And really, what would any study abroad experience be like if you were not in tune with the sounds of your host country. 

Here in Senegal, I am constantly surrounded by music.  The light Senegalese reggae the car rapides, the prayers from the mosque outside my window, my mother softly singing in Wolof as she paces the hallway in the morning, the American rap my siblings sing after dinner, drumming on the beach and on the streets, the french rap in the cannot escape it. 

I recently experienced my first night out on the town and found myself being exposed to so many different types of Senegalese music, all in just one night. 

First a bunch of students from the program and myself bought tickets to see Nix, a Senegalese rapper who is now based out of France and is not only extremely popular in West Africa but in Europe as well. The performance was at the Institute Francaise downtown and it was the perfect way to spend my first night out.  Even though we looked like a bunch of Americans trying to keep up with a rapper who performs in many different languages, among real fans singing his every word...toward the end, we fit right in...i think. Nix, like many other West African artists are extremely influenced by American rappers. Nix was sporting baggy skinny white jeans, a black tee shirt, dreadlocks and a new york yankees baseball hat.  He even sang his own rendition of Lil Wayne's, "A Milli. " It was awesome.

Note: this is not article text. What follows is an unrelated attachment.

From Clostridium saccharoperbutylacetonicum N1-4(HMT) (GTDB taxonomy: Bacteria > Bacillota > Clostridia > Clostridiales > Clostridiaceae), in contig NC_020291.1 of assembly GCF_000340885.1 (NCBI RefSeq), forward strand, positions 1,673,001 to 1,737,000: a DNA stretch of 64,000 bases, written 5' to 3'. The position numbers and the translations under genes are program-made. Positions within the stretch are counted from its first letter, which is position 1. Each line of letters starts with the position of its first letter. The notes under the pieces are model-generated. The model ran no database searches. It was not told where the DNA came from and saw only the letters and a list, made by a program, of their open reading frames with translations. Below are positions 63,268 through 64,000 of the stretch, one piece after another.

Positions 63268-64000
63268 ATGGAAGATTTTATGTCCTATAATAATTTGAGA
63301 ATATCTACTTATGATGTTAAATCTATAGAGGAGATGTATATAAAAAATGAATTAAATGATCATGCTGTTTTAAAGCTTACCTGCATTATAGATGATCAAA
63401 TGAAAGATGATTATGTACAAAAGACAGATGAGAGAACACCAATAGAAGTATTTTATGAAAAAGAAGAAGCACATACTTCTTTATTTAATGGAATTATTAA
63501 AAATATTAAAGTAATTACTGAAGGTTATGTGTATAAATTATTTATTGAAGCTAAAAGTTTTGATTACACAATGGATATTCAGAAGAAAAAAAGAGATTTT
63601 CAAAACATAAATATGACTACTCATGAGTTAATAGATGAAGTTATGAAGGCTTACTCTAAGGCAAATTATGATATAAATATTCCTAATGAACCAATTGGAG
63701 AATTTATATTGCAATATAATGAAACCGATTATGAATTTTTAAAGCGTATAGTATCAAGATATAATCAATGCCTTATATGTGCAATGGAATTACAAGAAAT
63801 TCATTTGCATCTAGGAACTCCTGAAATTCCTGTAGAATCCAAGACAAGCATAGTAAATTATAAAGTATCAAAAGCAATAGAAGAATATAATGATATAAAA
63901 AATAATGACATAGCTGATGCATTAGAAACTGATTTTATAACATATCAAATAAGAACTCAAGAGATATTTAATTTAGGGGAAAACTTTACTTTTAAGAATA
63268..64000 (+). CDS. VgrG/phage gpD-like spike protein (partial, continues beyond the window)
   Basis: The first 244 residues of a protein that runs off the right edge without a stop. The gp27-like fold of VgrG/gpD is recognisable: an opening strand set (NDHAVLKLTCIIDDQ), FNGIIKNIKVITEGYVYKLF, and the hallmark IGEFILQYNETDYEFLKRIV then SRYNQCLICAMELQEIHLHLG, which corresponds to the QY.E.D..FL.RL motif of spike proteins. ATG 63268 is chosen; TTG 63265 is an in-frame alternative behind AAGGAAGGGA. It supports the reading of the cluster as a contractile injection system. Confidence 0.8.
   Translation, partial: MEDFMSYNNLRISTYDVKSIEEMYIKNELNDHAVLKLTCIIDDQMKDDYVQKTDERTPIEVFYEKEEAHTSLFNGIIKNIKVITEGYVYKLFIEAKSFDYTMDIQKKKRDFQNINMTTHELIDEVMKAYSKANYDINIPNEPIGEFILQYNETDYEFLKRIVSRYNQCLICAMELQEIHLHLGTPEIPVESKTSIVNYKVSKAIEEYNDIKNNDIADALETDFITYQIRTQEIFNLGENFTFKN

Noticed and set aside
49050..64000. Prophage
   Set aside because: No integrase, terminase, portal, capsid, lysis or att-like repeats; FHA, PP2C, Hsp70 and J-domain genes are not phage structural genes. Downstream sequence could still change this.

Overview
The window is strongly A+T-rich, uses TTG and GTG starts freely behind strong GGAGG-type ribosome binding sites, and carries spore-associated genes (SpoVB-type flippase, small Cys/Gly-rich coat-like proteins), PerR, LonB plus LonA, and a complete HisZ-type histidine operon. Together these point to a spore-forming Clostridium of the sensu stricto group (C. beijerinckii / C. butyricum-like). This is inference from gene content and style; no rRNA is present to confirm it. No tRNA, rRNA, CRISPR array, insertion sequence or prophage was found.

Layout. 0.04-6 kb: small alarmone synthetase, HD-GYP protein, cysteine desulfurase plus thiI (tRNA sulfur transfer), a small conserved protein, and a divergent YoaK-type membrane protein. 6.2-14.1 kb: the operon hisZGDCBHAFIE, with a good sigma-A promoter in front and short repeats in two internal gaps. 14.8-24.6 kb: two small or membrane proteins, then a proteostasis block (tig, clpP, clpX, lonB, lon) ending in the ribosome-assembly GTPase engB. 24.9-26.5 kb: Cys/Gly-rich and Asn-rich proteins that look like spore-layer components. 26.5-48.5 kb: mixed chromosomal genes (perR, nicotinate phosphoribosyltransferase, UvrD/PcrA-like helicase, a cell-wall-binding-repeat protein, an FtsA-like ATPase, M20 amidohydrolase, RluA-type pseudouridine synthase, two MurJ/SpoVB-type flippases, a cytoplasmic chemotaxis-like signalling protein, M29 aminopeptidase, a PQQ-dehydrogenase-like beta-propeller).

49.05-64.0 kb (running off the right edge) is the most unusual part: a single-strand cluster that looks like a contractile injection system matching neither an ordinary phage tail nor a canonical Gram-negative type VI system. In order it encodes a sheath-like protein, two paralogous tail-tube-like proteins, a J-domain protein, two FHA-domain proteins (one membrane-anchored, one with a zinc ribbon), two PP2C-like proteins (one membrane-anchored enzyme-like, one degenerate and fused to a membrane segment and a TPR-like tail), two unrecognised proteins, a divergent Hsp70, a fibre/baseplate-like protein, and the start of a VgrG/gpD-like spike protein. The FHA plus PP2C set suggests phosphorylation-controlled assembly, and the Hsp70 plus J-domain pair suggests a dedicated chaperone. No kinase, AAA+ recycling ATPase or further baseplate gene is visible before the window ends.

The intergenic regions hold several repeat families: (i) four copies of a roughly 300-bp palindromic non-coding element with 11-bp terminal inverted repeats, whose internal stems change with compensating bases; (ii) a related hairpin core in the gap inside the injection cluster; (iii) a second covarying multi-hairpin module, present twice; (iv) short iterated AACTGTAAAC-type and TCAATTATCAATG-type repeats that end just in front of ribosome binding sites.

Then we ended up at this classy dim lit bar with live Senegalese band. Complete with  drums, guitar , vocals and other instruments that made the entire bar feel like we should be salsa-ing.

Finally, we made it to the discotheque, Le Voyegeur, which did not start getting busy until 2:30 in the morning. At the night club we danced to French hip hop, Senegalese dance music and American rap and hip hop. It was the best mix of music to dance to which would explain why people here do not leave the clubs until 5 and 6 in the morning...